Personally, I had fun playing with the sensors. The ECG app wouldn’t venture an opinion on whether I have atrial fibrillation, since my resting pulse is below 50 beats per minute, the minimum threshold for which it was validated in testing. Still, I sent the resulting ECG trace to my wife, who’s a doctor, and she confirmed that my heart was beating. After a few weeks, the novelty wore off and I stopped checking the various sensors—but there may come a time when I’m glad to have them.
The Virtual Fitness Studio
When Fitness+ was first announced, I thought I must be missing something. The big, market-moving news was that Apple was going to offer fitness classes via streaming video?! Six months into the pandemic, that felt like the least novel thing I’d ever heard. Even the Watch integration, which allows your heart rate and calories burned to be displayed on your iPhone, iPad, or TV as you sweat, seemed underwhelming.
But that’s the wrong way of thinking about it. If there’s one thing we’ve learned from a half-century of fitness gadgetry, it’s that new technology doesn’t solve the basic behavior-change problem in health promotion. People aren’t going to suddenly start exercising because some amazing new sensor calculates the real-time velocity of their burpees. If anything moves the needle, it will be the more subtle levers of user experience and design—precisely Apple’s forte.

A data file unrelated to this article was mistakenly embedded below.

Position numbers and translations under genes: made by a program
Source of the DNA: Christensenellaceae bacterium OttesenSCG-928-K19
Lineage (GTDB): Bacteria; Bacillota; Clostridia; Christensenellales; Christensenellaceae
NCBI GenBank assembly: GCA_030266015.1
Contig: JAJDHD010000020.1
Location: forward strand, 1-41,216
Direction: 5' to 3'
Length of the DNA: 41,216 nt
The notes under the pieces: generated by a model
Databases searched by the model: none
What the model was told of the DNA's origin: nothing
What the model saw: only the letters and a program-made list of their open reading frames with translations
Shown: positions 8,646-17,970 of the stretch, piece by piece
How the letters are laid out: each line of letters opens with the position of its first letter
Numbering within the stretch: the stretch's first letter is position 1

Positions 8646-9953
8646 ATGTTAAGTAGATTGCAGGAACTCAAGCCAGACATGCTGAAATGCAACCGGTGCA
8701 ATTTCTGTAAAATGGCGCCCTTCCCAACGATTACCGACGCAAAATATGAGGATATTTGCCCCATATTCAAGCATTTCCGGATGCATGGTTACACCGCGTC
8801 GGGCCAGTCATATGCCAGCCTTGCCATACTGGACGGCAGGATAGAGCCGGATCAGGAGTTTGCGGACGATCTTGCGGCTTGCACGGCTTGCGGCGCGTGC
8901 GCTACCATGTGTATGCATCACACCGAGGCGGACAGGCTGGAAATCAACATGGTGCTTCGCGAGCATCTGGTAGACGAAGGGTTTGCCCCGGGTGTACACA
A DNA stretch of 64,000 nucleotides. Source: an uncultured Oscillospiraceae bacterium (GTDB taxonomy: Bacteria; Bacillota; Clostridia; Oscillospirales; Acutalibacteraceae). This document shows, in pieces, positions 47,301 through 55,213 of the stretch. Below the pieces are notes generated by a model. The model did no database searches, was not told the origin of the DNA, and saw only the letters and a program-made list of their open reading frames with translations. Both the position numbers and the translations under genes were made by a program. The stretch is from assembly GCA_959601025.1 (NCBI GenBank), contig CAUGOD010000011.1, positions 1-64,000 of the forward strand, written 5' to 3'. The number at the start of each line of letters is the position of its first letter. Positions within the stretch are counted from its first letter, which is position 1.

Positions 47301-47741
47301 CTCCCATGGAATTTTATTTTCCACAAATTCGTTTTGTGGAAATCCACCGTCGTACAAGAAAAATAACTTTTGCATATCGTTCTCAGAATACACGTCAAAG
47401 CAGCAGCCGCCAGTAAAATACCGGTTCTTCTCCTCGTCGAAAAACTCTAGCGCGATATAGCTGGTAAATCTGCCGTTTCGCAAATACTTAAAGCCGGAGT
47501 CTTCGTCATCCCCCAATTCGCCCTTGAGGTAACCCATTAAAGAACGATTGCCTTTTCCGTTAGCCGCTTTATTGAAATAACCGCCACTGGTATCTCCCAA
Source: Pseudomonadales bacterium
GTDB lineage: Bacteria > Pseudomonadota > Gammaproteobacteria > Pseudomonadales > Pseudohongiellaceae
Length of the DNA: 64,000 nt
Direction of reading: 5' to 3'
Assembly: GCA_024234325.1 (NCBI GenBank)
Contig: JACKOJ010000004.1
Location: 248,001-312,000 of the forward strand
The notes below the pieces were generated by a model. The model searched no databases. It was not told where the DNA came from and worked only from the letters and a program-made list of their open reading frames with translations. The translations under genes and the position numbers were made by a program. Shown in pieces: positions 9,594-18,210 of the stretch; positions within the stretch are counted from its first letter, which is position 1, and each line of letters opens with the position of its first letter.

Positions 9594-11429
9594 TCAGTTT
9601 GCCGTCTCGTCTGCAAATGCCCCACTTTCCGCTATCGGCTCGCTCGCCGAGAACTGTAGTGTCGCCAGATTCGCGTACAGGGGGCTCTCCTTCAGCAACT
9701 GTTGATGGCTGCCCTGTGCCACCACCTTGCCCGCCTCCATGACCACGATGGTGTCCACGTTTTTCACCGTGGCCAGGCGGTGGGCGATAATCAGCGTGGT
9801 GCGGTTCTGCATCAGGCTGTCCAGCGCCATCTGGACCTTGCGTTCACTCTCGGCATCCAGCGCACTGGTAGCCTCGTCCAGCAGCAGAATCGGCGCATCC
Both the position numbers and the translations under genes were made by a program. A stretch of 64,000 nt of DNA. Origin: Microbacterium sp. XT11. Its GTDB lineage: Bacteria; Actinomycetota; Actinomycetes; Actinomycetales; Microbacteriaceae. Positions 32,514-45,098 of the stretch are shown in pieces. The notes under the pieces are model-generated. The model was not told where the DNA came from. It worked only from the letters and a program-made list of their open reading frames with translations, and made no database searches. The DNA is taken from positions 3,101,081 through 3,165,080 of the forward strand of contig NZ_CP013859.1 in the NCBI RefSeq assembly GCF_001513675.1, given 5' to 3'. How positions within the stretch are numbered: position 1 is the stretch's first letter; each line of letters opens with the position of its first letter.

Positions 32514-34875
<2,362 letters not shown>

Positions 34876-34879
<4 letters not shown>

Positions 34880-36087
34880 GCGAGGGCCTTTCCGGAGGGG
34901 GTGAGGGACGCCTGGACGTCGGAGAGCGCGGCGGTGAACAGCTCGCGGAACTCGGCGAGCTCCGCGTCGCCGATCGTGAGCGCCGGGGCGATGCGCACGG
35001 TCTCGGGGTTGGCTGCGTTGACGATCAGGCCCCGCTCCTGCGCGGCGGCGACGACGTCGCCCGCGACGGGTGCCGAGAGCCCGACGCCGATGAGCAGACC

The promotional push from Apple focuses on how simple and quick it is to find the right workout, filtering by modality (HIIT, Strength, Core, Yoga, Rowing, Cycling, Treadmill, Dance), duration (10 to 45 minutes), music genre, and trainer. They also emphasize how accessible the workouts are for beginners—which is good, because I have zero experience in any of the modalities offered. (OK, I’ve been on a treadmill a few times, but I don’t own one.)
Still, I went into it with an open mind. I set up the ancient exercise bike that’s been gathering dust in a corner of my living room ever since my parents passed it on almost a decade ago, and sweated through my first spin class. I hit some HIIT and crunched some Core. And, in the fullest possible expression of my willingness to open myself up to new experiences, I called my kids in to join me for 20 minutes of shimmying and shaking to the hip hop/R&B vibes of LaShawn Jones’s Dance class.